That the Blessed Mother speaks of God routing "the proud of heart" is probably key in this canticle, as such disposition seems unlikely to elicit piety, whereas this canticle precisely shows the humility of the Blessed Mother -- immediately after the praises that St Elizabeth lavishes upon "the mother of my Lord" who is "blessed among women". After the unthinkable grace of God "inclining the heavens to come down" and save us as one of our own, nothing else but humility and rejoicing is proper! As the Blessed Mother is our perfect model on the receiving end of God's salvation, our lives should be the Magnificat sung in our every act!

Wednesday, December 21, 2011

Mary's faith and Elizabeth's rejoicing

Mama Mary visits St Elizabeth, who rejoices at the honour of the visit from the mother of the Lord (graphic from wellsprings.com.au) Why was Elizabeth so filled with joy at Mary's greeting? Because the Holy Spirit filled her with joy. That passage (Lk 1:39-45) is filled with words like blessed, leapt for joy and similar words of rejoicing (a loud cry, honoured). And Elizabeth does not even have to hear the news from Mary about the Word made flesh in her womb, the unborn Son of God. Mary is blessed for her belief in the Lord's promise: trust, faith and hope in the faithfulness of God -- these are blessings of themselves, and they are gifts that keep on giving. Does the Holy Spirit prompt rejoicing in the Incarnation, or in the mother's faith? BOTH, I think. Just as man grieves over both the coming of death through sin and the fall of Eve (and Adam), we rejoice rightly over the coming of Emmanuel and the cooperation of Mary. For to minimize Mary's yes to God is to minimize Eve's (and Adam's) yes to the serpent, which would necessarily increase God's part in the fall -- and that is an impossible proposition!
  So let us believe in God's promises to us; it is all over his love letter to us, in Scripture (check out the first reading from the Song of Songs 2:8-14). Let us faithfully and joyfully say yes to our Father in heaven at every opportunity, and we will be blessed, brothers and sisters of our Lord, who can prompt faith and rejoicing to those whom we greet, too.

Sunday, December 11, 2011

Advent blogging around

The Anchoress repeats what we should already know: our relationship with God is based on constantly saying YES to his love -- to our advantage.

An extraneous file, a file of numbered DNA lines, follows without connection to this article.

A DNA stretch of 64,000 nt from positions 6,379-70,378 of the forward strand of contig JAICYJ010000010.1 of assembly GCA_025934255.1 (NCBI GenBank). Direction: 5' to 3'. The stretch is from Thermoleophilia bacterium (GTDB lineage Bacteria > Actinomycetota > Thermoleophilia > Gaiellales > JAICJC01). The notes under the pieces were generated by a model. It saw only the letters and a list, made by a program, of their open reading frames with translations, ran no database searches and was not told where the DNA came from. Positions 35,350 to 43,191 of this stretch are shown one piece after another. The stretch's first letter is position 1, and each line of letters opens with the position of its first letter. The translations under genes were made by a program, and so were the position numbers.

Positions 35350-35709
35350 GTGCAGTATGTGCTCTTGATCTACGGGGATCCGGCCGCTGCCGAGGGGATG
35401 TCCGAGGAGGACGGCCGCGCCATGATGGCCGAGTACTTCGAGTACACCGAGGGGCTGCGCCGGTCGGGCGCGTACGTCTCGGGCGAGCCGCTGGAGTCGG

Christmas need not be about stress, according to some mommy wisdom that also makes it more meaningful.
  Father Ryan Erlenbush explains how John the Baptist is and isn't Elijah. From my own reflections on today's readings, I must recommend considering how you who are baptized, while not being Elijah, are most certainly called to be a prophet.

Thursday, December 08, 2011

Immaculate Conception and something like it in all baptized Christians

Today's Gospel reading comes from that scene with Gabriel announcing the Incarnation to Mary. Why is that the reading for the feast of the Immaculate Conception. Because the Incarnation of Christ is the reason for the Immaculate Conception. In order to prepare the way for Christ, Mary must be made particularly ready to receive in her womb the Son of God. We who are baptized Christians are prepared similarly, but not in exactly the same way. My reflection on this goes thus:
  The Incarnation was a singular atomic event at the conception of Jesus in Mary's womb, and likewise, that preparation to receive the incarnated Jesus was a singular atomic event of the Immaculate Conception of Mary who was preserved from original sin at the moment of her conception in the womb of her mother, Anne. On the other hand, the conception of Jesus in us is a gradual, unfolding event. We are first born again at baptism as a new creation, but Jesus is not incarnated in us completely. Rather, as we cooperate with God's grace, our flesh is transformed gradually into Christ's body. The more we think, speak and act as the Holy Spirit moves us, the more completely Christ is incarnated in us, culminating in the resurrection of the dead.
  I sure hope this makes sense. Anyone?

Saturday, December 03, 2011

Subsidiarity in laboring for the harvest?

This article on solidarity and subsidiarity was an eye-opener for me. It explains something that I only had a rudimentary understanding of, and a fuzzy hunch about. It got me thinking about my role as father of a household, and what mistakes I have been making. While blogging is good for evangelization (assuming you did it well), as is joining in discussion forums, I was absenting myself from evangelizing my own family. Not that all bloggers do that: I'm sure the most successful Catholic bloggers out there are wiser than me in attending to home before attending to the blogosphere.
    So here I stand corrected, in prayer and spiritual reading. It does not excuse me from preaching the Good News at every opportunity that God presents me with. And so I continue to pray and to study, first to my family, and then to others. Perhaps my parish next, and then my workplace (prudently; it's a highly secularized institution and culture now). But lest I forget St. Francis who taught "Let all the brothers, however, preach by their deeds." But not by deed only, I think: "and they, going out, preached everywhere, the Lord working with them and confirming the word by the signs that accompanied it." (Mk 16:15-20). What signs? There are the obviously miraculous ones, e.g., "cast out devils .. gift of tongues; pick up snakes .. be unharmed should they drink deadly poison; lay their hands on the sick who will recover." But there are also the changed lives, turned around and over to God, incredibly filled with peace and joy previously unknown.